Aspiring docs optimistic about future of medicine
July 15, 2013
by Loren Bonner
, DOTmed News Online Editor
Call it looking out from rose-tinted glasses, but aspiring young doctors appear to have a positive outlook about the future of medicine. According to a new survey from the National Academy of Future Physicians and Medical Scientists, 93 percent of honor high school students said they are very to somewhat optimistic about becoming doctors.
However, nearly one third said they didn't know about the effects of health care reform on the future of medicine. That finding might be surprising to many, since one goal under the law is to attract aspiring physicians into the field of primary care, which is currently in short supply but will be an important force when millions more gain health coverage next year.
Even when these aspiring young physicians have a close family friend who is a physician, more than half don't know the perceived effects of the health care reform law, according to the results. Lisa Rossi, director of public affairs at the National Academy of Future Physicians and Medical Scientists, based in Washington, D.C., said the finding was a bit disturbing and reinforced the organization's role in bringing attention to such things.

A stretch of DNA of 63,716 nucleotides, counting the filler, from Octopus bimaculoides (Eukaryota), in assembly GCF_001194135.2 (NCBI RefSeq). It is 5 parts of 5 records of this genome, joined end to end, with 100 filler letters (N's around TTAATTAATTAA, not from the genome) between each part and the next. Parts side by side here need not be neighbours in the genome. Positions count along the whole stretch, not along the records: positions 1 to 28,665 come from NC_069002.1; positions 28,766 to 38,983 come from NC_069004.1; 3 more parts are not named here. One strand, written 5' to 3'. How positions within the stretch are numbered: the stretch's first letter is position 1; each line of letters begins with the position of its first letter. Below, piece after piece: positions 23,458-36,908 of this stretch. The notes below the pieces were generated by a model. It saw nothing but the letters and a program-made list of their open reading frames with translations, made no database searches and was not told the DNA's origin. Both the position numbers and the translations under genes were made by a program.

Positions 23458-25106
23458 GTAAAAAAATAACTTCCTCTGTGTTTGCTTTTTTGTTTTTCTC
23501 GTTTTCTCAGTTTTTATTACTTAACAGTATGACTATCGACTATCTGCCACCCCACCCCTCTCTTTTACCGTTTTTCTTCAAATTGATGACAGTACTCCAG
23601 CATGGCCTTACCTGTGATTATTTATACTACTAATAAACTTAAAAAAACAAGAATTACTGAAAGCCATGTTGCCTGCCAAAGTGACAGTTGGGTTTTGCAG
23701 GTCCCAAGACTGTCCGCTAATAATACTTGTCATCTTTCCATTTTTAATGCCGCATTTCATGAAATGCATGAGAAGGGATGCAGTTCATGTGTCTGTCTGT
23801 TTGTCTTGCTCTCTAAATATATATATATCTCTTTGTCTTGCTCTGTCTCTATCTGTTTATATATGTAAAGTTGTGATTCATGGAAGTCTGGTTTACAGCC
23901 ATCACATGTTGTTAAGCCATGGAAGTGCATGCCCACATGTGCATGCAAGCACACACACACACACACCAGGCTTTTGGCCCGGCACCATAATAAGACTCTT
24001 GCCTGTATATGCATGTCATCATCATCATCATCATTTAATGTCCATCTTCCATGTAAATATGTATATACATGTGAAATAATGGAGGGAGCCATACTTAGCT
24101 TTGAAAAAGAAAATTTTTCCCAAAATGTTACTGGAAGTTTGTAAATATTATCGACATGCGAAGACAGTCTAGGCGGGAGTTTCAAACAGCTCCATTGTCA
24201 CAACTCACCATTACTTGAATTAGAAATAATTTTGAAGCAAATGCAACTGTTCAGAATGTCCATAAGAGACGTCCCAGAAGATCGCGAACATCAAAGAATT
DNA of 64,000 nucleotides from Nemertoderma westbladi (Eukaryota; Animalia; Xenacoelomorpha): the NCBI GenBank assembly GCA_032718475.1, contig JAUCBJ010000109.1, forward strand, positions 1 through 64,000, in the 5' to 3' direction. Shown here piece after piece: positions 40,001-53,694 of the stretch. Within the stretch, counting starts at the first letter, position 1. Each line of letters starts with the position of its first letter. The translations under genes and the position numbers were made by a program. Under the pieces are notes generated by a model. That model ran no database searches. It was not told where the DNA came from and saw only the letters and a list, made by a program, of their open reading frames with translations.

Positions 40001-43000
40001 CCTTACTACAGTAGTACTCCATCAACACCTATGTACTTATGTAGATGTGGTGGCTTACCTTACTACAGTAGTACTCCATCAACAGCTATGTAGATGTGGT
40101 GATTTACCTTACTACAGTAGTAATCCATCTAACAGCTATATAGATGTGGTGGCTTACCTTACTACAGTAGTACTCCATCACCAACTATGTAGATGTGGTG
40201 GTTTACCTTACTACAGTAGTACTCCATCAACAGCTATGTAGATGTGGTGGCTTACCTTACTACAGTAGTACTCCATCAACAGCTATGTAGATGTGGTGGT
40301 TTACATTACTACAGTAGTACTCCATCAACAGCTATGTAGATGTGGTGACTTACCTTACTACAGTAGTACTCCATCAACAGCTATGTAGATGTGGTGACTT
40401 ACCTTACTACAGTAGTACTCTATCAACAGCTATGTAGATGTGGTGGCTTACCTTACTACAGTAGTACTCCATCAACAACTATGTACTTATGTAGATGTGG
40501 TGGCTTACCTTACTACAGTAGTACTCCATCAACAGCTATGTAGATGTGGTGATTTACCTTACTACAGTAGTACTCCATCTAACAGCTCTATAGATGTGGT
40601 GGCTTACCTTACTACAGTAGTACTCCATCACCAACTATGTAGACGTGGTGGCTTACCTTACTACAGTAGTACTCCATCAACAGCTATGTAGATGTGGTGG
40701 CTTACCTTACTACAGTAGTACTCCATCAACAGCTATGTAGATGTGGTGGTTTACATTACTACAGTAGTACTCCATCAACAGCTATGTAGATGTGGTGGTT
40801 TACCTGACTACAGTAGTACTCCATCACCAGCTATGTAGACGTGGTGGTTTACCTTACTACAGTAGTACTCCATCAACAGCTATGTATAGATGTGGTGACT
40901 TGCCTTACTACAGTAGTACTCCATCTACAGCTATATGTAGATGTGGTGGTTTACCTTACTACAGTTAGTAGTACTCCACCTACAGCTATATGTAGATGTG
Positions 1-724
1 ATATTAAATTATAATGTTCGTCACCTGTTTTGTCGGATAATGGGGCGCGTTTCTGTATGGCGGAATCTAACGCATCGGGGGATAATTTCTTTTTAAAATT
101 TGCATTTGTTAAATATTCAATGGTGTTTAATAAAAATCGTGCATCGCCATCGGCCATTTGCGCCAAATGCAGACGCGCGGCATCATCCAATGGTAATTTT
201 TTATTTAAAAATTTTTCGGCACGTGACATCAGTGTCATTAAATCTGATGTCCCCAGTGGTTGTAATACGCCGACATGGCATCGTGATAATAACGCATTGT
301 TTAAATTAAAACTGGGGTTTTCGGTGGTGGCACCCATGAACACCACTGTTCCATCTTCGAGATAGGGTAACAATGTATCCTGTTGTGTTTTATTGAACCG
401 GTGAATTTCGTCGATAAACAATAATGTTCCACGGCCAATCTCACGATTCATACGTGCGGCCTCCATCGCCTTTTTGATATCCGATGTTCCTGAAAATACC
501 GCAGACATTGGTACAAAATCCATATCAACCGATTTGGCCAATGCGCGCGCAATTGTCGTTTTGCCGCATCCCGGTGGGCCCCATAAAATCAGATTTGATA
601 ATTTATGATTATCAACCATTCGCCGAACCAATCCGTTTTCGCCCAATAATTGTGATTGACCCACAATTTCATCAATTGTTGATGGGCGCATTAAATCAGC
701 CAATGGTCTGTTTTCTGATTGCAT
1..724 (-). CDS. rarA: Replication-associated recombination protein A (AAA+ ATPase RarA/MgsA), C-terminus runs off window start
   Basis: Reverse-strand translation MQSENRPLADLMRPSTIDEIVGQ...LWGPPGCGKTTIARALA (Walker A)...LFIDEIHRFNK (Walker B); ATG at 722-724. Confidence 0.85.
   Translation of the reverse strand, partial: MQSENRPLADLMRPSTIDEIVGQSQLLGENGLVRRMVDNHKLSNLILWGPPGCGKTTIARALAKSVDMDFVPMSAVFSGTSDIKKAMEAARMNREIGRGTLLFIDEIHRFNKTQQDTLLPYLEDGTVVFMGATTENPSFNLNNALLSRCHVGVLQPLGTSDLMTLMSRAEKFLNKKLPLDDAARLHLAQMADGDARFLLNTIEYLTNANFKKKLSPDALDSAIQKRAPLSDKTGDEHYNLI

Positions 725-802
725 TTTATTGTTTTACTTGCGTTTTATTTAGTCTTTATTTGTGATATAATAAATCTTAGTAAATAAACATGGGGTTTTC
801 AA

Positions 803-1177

This first-of-its-kind survey queried 6,000 current students from high schools all over the country with GPAs of 3.5 or higher with plans to pursue medical careers. Through e-mail, students were asked a range of questions about becoming doctors.
Seventy four percent said they were going into medicine for the doctor-patient relationships and not job security or the money. When asked what field of medicine they were planning on pursuing, pediatrics and surgery came out on top at 18 percent and 17 percent, respectively. Only 7 percent indicated they wanted to go into primary care medicine.
While costs appeared to be a big concern for most of the surveyed students, it did not seem to discourage them from pursuing their dreams of becoming doctors, according to Rossi.
The results appear to contradict many surveys where physicians indicate feeling burned out or regretful they chose to purse a career in medicine.